Post Sequential Patterns Mining

A New Method for Discovering Structural Patterns
  • Jing Lu
  • Osei Adjei
  • Weiru Chen
  • Jun Liu
Conference paper
Part of the IFIP International Federation for Information Processing book series (IFIPAICT, volume 163)


In this paper we present a novel data mining technique, known as Post Sequential Patterns Mining, which can be used to discover Structural Patterns. A Structural Pattern is a new pattern, which is composed of sequential patterns, branch patterns or iterative patterns. Sequential patterns mining plays an essential role in many areas and substantial research has been conducted on their analysis and applications. In our previous work [12], we used a simple but efficient Sequential Patterns Graph (SPG) to model the sequential patterns. The task to discover hidden Structural Pattern is based on our previous work and sequential patterns mining, conveniently named Post Sequential Patterns Mining. In this paper, in addition to stating this new mining problem, we define patterns such as branch pattern, iterative pattern, structural pattern, and concentrate on finding concurrent branch pattern. Concurrent branch pattern is thus one of the main forms of structural pattern and will play an important role in event-based data modelling.

Key words

Post Sequential Patterns Mining Sequential Patterns Graph Structural Pattern Concurrent Branch Patterns 


  1. 1.
    R. Agrawal and R. Srikant. Mining Sequential Patterns. Eleventh Int’l Conference on Data Engineering, Taipei, Taiwan. IEEE Computer Society Press, pages 3–14, March 1995.Google Scholar
  2. 2.
    R. Agrawal, D. Gunopulos and F. Leymann. Mining Process Models from Workflow Logs. Proceedings of the Sixth International Conference on Extending Database Technology (EDBT), 1998.Google Scholar
  3. 3.
    J.E. Cook and A.L Wolf. Discovering Models of Software Processes from Event-Based Data. ACM Transactions on Software Engineering and Methodology, 7(3), pages 215–249, 1998.CrossRefGoogle Scholar
  4. 4.
    J.E. Cook and A.L Wolf. Software Process Validation: Quantitatively Measuring the correspondence of a Process to a Model. ACM Transactions on Software Engineering and Methodology, 8(2), pages 147–176, 1999.CrossRefGoogle Scholar
  5. 5.
    M. Garofalakis, R. Rastogi, and K. Shim. SPRIT: Sequential Pattern Mining with Regular Expression Constraints. Twenty-fifth International Conference on Very Large Data Bases, Edinburgh, Scotland, UK, Morgan Kaufmann, pages 223–234, September 1999.Google Scholar
  6. 6.
    A. Gionis, T. Kujala and H. Mannila. Fragments of Order, SIGKDD’03, pages 129–136, Washington, DC, USA, August 2003.Google Scholar
  7. 7.
    J. Herbst. A Machine Learning Approach to Workflow Management. Proceedings of European Conference on Machine Learning (ECML-2000), Lecture Notes in Artificial Intelligence No. 1810, pages 183–194, 2000.Google Scholar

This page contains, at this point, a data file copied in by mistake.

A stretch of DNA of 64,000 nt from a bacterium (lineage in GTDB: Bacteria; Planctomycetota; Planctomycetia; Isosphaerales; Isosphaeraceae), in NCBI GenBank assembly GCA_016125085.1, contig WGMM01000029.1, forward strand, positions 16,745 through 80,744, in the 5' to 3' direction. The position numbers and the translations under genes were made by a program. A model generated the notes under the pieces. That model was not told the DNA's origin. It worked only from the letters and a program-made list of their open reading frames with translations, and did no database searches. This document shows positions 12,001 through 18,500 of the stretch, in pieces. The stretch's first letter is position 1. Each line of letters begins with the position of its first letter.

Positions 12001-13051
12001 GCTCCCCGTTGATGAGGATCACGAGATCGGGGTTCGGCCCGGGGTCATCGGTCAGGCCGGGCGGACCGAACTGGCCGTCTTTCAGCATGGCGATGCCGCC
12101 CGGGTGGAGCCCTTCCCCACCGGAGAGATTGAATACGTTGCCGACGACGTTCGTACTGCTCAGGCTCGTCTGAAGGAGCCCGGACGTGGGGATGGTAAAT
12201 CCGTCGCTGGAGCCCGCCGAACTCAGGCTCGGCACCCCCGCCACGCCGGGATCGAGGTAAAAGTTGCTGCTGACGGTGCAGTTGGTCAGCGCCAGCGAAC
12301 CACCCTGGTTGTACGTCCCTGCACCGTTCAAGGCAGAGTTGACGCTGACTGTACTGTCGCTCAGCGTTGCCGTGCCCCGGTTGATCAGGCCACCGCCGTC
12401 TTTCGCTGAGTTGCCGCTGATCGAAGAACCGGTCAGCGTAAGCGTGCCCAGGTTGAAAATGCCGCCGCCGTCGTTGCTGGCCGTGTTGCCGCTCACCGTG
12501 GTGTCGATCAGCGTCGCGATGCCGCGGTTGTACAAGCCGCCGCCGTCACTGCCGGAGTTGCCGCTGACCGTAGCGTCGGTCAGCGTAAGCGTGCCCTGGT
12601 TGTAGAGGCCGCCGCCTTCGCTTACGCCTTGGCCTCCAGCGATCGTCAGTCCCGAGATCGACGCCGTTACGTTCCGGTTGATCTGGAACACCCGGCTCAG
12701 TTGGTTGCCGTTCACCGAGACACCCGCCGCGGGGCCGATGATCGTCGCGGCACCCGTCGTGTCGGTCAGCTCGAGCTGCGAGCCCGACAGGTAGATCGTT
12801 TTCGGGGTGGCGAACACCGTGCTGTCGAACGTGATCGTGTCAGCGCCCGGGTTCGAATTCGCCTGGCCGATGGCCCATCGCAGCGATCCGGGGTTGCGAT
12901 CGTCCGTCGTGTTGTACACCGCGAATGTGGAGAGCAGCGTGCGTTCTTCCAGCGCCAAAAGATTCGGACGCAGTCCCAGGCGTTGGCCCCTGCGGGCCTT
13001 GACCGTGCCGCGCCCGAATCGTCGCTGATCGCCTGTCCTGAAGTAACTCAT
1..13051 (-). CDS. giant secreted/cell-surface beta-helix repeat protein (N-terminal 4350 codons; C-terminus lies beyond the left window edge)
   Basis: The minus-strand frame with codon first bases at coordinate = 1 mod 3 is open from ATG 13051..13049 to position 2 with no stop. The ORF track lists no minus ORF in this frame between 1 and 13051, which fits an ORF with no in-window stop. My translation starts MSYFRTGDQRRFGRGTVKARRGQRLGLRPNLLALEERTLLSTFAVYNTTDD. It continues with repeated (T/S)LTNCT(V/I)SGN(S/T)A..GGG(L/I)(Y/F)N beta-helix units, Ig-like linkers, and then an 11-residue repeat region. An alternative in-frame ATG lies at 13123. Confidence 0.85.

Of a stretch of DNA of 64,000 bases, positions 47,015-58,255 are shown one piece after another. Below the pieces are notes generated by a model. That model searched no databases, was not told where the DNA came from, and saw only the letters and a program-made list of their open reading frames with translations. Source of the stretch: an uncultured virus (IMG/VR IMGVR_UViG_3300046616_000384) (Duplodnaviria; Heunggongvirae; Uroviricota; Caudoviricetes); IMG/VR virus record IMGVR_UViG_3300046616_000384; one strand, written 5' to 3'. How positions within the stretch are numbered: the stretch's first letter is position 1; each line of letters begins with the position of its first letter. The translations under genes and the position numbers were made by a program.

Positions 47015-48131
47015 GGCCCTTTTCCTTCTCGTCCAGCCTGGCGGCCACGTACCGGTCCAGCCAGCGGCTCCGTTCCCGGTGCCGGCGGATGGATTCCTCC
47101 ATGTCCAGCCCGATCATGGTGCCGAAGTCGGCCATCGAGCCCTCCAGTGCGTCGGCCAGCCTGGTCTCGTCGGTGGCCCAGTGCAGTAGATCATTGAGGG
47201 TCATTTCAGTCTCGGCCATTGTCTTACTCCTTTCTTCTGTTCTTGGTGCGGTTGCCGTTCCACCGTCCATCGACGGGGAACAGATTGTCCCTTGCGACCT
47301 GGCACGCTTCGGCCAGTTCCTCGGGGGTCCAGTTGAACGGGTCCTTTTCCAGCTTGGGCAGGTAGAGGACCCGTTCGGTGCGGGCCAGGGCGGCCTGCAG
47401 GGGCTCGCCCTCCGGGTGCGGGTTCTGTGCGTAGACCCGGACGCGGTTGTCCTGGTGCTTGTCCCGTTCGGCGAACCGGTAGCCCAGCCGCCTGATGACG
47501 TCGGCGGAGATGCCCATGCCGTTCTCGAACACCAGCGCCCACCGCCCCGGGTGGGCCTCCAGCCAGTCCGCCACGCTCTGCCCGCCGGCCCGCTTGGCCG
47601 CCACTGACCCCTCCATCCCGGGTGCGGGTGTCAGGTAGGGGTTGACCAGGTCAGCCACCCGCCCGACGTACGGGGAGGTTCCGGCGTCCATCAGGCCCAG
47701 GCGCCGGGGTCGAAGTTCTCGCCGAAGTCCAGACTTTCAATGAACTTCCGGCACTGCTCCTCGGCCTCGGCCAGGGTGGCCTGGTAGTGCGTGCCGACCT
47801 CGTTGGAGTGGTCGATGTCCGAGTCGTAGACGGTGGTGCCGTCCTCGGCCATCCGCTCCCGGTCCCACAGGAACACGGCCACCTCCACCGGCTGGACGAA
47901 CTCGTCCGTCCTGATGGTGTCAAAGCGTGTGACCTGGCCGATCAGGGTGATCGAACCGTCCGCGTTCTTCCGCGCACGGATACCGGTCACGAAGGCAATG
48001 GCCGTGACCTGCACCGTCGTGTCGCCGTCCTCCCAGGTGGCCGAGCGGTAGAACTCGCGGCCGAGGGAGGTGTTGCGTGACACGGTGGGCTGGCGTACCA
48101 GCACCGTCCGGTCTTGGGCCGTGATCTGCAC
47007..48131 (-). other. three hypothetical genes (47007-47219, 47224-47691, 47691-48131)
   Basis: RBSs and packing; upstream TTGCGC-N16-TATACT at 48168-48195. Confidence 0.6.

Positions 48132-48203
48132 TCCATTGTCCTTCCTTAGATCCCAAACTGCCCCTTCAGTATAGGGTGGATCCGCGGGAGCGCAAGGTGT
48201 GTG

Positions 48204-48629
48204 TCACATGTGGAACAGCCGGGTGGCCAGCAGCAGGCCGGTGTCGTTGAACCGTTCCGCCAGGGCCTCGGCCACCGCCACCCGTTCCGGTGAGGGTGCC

8. 8.
    J. Herbst. Dealing with Concurrency in Workflow Induction. In Proceedings of the 7th European Concurrent Engineering Conference, Society for Computer Simulation (SCS), pages 169–174, 2000.Google Scholar
  9. 9.
    J. Herbst and D. Karagiannis. Integrating Machine Learning and Workflow Management to Support Acquisition and Adaptation of Workflow Models. International Journal of Intelligent Systems in Accounting, Finance and Management, 9: pages 67–92, 2000.CrossRefGoogle Scholar
  10. 10.
    M. Y. Lin and S.Y. Lee. Fast discovery of sequential patterns by memory indexing. DaWaK, pages. 150–160, 2002.Google Scholar
  11. 11.
    J. Lu, O. Adjei, X.F. Wang and F. Hussain. Sequential Patterns Modeling and Graph Pattern Mining. the forthcoming IPMU Conference, Perugia, July, 4–9, 2004.Google Scholar
  12. 12.
    J. Lu, X.F. Wang, O. Adjei and F. Hussain. Sequential Patterns Graph and its Construction Algorithm. Chinese Journal of Computers, 2004 Vol. 6.Google Scholar
  13. 13.
    H. Mannila and D. Rusakov. Decomposing Event Sequences into Independent Components, In V. Kumar and R. Grossman, editors, the First SIAM Conference on Data Mining, Proc., pages 1–17, SIAM, 2001.Google Scholar
  14. 14.
    J. Pei, J.W. Han, B. Mortazavi-Asl,. and H. Pinto. PrefixSpan: Mining Sequential Patterns Efficiently by Prefix-Projected Pattern Growth. Seventh Int’l Conference on Data Engineering, Heidelberg, Germany, 2001.Google Scholar
  15. 15.
    R. Srikant, R. Agrawal. Mining Sequential Patterns: Generalizations and Performance Improvements. Fifth Int’l on Extending Database Technology, EDBT, vol. 1057, Avigon, France, pages 3–17, March 1996.Google Scholar
  16. 16.
    M.J. Zaki. SPADE: An efficient algorithm for mining frequent sequences. Machine Learning, 42(1/2), pages 31–60, 2001.zbMATHCrossRefGoogle Scholar

Copyright information

© International Federation for Information Processing 2005

Authors and Affiliations

  • Jing Lu
    • 1
  • Osei Adjei
    • 2
  • Weiru Chen
    • 1
  • Jun Liu
    • 1
  1. 1.School of Computer Science and TechnologyShenyang Institute of Chemical TechnologyShenyangChina
  2. 2.Deparfmenf of Computing and Information SystemsUniversity of LutonLutonUK

Personalised recommendations